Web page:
The costumes were also crucial in grounding the film to a futuristic setting, and the filmmakers called on Joseph Porro to clothe the actors in a way that fit Violet's world. "I love science fiction," Porro says, "and this one had things in it I hadn't seen before, which is a great creative challenge."

Because of its comic-inspired look, Porro says he and Choo chose to work in blocks of color and concentrate on bringing those colors out. He also says it didn't hurt to have Jovovich as Violet: "Milla's all there, so I was very lucky to have her to dress. You don't have to cheat anything with Milla “ she's got a great body."

Dressing Jovovich could have had its challenges, Porro says. "Milla's the kind of actress that could be a designer's nightmare, to be quite honest. She's doing a line of clothing on her own, she's been around the fashion business, she's intimate friends with many world-famous designers, and she's done the whole fashion scene in Europe and the United States. She knows exactly what works." But Porro found working with her a complete pleasure. "I liked the fact she totally gets it," he continues. "She gets what works and what doesn't and has a creative sense. She really brought something to the table."

"Joseph is quite a character," says Jovovich. "He's just over the top, he's wild, he's an artist. He's absolutely fabulous and I think you can see it in the movie. The costumes are like a futuristic Barbarella."

SHOOTING IN HIGH-DEFINITION

Ultraviolet was filmed entirely in the new high definition format using Sony 950 cameras. To date, the only other films shot on Sony 950 cameras are Star Wars II: Attack of the Clones and Star Wars III: Revenge of the Sith. Executive producer Tony Mark had experience in high-definition, having produced Once Upon a Time in Mexico (which filmed on an earlier prototype of hi-def camera), but it took a lot of convincing on Mark's part to get both Wimmer and the studio to take such a calculated risk. Wimmer was eventually won over after visiting George Lucas on the set of Star Wars, who showed him high-definition's scope and possibilities.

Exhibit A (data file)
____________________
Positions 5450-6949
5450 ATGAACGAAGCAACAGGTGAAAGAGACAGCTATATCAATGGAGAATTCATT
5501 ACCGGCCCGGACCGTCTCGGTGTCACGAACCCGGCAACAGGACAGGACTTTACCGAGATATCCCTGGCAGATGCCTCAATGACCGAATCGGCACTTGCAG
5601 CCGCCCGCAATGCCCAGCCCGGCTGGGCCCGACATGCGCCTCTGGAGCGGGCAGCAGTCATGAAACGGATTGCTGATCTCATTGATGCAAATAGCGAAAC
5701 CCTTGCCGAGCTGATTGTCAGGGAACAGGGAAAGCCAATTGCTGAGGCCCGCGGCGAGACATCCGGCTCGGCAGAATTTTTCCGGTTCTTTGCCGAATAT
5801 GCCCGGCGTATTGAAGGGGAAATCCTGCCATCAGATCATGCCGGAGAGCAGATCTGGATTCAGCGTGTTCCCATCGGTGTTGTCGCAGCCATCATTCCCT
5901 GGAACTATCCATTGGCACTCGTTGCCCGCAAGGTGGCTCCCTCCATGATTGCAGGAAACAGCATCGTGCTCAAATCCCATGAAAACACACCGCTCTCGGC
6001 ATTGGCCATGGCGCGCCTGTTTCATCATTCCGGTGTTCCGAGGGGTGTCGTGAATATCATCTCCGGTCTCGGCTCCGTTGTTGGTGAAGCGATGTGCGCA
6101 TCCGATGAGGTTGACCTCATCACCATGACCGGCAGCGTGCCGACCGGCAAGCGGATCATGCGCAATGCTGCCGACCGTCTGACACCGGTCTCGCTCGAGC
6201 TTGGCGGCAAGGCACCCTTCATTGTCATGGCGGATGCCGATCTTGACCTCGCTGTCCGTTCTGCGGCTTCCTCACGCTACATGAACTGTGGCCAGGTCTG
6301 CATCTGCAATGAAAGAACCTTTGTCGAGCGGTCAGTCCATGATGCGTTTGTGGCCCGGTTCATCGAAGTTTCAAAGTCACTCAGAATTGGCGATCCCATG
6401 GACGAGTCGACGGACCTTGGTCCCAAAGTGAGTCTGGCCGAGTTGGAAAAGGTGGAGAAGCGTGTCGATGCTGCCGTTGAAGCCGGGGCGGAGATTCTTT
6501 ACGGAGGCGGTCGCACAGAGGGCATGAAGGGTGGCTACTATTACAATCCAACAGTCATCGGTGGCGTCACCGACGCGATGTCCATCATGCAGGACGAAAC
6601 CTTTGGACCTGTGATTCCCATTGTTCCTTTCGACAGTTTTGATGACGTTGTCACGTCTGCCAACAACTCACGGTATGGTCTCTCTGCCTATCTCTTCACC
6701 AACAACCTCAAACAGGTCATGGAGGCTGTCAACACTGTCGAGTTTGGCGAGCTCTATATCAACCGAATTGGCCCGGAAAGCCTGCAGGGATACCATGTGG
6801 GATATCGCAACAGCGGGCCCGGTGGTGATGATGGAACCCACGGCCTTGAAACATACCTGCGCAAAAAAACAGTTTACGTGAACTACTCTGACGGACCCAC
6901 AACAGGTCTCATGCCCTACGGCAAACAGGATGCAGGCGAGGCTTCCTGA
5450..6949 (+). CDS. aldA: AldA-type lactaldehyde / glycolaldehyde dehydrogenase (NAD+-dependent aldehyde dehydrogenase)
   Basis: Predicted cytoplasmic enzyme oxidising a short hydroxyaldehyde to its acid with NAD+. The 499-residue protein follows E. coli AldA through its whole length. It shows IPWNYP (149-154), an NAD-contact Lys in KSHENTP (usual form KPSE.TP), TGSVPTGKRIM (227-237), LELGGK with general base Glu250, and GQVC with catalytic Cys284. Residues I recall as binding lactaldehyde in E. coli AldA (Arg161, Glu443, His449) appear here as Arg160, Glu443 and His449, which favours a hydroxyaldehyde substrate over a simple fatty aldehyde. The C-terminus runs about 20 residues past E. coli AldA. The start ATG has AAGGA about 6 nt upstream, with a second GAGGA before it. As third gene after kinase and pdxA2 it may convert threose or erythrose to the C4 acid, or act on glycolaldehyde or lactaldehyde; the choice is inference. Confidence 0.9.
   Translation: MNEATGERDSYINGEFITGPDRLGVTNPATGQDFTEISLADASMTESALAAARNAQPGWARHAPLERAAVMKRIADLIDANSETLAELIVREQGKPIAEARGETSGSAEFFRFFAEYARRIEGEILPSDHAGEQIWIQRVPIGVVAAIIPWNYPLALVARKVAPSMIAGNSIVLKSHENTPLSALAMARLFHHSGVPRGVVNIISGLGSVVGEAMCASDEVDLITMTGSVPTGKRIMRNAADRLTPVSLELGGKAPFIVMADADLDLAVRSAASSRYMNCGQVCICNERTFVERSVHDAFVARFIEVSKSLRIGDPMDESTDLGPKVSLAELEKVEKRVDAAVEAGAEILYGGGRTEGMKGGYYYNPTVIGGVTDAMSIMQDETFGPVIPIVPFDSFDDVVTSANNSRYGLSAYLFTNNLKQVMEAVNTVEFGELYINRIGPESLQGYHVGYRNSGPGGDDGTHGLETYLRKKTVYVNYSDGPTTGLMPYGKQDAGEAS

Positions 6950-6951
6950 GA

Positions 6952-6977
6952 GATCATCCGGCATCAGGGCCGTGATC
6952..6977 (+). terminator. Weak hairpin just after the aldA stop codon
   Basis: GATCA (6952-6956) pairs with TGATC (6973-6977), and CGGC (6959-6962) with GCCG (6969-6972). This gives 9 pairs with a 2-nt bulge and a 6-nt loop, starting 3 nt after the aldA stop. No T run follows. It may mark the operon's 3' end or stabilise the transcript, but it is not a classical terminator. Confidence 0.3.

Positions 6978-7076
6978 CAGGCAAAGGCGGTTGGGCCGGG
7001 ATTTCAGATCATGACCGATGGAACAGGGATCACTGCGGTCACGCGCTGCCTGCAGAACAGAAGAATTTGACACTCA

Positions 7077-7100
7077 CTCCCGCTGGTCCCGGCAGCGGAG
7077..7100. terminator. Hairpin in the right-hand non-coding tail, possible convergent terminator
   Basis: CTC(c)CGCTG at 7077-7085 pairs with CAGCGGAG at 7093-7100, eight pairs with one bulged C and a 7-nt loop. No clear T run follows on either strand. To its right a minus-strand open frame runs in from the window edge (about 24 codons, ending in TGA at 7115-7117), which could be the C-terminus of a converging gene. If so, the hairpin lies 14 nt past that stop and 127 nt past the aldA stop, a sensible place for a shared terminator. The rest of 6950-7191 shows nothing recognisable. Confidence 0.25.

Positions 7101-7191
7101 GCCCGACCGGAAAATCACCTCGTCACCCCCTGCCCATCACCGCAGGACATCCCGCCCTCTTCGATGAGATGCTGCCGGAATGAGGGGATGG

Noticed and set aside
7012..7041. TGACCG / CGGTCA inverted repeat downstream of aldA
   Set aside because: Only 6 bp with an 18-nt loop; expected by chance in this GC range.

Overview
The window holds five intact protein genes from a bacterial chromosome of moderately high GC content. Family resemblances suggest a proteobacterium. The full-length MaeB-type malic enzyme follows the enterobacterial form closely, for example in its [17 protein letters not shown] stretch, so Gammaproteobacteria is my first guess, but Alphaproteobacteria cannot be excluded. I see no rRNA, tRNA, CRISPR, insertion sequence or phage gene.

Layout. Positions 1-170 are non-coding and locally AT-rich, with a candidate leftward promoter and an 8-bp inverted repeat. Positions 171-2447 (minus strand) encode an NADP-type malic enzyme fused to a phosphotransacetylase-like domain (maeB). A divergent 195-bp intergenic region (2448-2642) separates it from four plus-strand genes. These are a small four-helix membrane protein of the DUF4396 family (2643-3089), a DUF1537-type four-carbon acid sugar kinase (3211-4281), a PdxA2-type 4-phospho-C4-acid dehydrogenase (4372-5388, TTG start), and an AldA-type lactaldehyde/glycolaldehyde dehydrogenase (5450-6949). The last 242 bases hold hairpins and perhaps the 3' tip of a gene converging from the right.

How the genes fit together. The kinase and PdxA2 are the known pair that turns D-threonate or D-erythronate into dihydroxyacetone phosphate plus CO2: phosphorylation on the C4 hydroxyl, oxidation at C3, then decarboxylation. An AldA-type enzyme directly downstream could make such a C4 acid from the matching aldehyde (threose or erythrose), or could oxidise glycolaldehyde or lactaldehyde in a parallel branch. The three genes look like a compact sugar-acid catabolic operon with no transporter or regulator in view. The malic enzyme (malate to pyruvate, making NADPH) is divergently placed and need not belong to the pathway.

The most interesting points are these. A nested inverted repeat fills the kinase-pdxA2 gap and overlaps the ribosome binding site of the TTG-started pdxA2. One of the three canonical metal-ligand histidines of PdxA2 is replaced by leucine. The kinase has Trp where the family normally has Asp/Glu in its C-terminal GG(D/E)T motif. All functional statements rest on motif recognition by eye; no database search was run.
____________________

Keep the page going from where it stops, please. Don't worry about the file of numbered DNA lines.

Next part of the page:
"Ultraviolet's future world is highly designed and highly stylized, all of which plays to the strengths of HD," says Mark. "With so many visual effects in the film, it was also hugely advantageous to shoot digitally. And from a financial point of view “ the film stock, getting it developed and couriered back “ we wouldn't have been able to develop locally in China."




i hope you all enjoy it has much as i did.
The Rev
Addict
The Rev
Age: 34
Gender: Male
Posts: 14004
June 22nd, 2006 at 02:17pm
ive seen previews for the movie, and i really wanna see it Cool
Register